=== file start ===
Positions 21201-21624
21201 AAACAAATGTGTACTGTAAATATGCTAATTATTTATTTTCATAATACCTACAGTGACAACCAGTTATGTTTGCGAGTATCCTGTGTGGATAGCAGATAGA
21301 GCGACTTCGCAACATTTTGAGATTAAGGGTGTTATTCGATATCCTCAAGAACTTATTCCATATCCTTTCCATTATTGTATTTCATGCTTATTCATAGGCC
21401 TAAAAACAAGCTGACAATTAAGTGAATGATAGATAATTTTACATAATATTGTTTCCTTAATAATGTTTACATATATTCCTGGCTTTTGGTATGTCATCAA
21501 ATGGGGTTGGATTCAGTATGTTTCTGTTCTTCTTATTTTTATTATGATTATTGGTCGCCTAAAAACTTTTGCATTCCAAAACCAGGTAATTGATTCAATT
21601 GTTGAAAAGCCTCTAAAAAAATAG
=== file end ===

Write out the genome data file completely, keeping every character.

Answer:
Positions 21201-21624
21201 AAACAAATGTGTACTGTAAATATGCTAATTATTTATTTTCATAATACCTACAGTGACAACCAGTTATGTTTGCGAGTATCCTGTGTGGATAGCAGATAGA
21301 GCGACTTCGCAACATTTTGAGATTAAGGGTGTTATTCGATATCCTCAAGAACTTATTCCATATCCTTTCCATTATTGTATTTCATGCTTATTCATAGGCC
21401 TAAAAACAAGCTGACAATTAAGTGAATGATAGATAATTTTACATAATATTGTTTCCTTAATAATGTTTACATATATTCCTGGCTTTTGGTATGTCATCAA
21501 ATGGGGTTGGATTCAGTATGTTTCTGTTCTTCTTATTTTTATTATGATTATTGGTCGCCTAAAAACTTTTGCATTCCAAAACCAGGTAATTGATTCAATT
21601 GTTGAAAAGCCTCTAAAAAAATAG